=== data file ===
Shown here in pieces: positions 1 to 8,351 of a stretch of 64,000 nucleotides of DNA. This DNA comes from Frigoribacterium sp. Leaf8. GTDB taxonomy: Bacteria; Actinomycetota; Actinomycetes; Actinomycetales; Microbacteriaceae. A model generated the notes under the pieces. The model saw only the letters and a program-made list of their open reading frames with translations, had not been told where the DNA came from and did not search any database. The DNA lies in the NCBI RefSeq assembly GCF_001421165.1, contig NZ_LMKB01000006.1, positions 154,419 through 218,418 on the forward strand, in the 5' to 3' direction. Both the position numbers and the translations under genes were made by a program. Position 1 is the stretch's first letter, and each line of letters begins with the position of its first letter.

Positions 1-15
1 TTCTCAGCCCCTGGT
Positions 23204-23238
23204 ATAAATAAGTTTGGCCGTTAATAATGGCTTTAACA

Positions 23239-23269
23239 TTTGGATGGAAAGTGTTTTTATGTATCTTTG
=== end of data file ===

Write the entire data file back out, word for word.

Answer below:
Shown here in pieces: positions 1 to 8,351 of a stretch of 64,000 nucleotides of DNA. This DNA comes from Frigoribacterium sp. Leaf8. GTDB taxonomy: Bacteria; Actinomycetota; Actinomycetes; Actinomycetales; Microbacteriaceae. A model generated the notes under the pieces. The model saw only the letters and a program-made list of their open reading frames with translations, had not been told where the DNA came from and did not search any database. The DNA lies in the NCBI RefSeq assembly GCF_001421165.1, contig NZ_LMKB01000006.1, positions 154,419 through 218,418 on the forward strand, in the 5' to 3' direction. Both the position numbers and the translations under genes were made by a program. Position 1 is the stretch's first letter, and each line of letters begins with the position of its first letter.

Positions 1-15
1 TTCTCAGCCCCTGGT
Positions 23204-23238
23204 ATAAATAAGTTTGGCCGTTAATAATGGCTTTAACA

Positions 23239-23269
23239 TTTGGATGGAAAGTGTTTTTATGTATCTTTG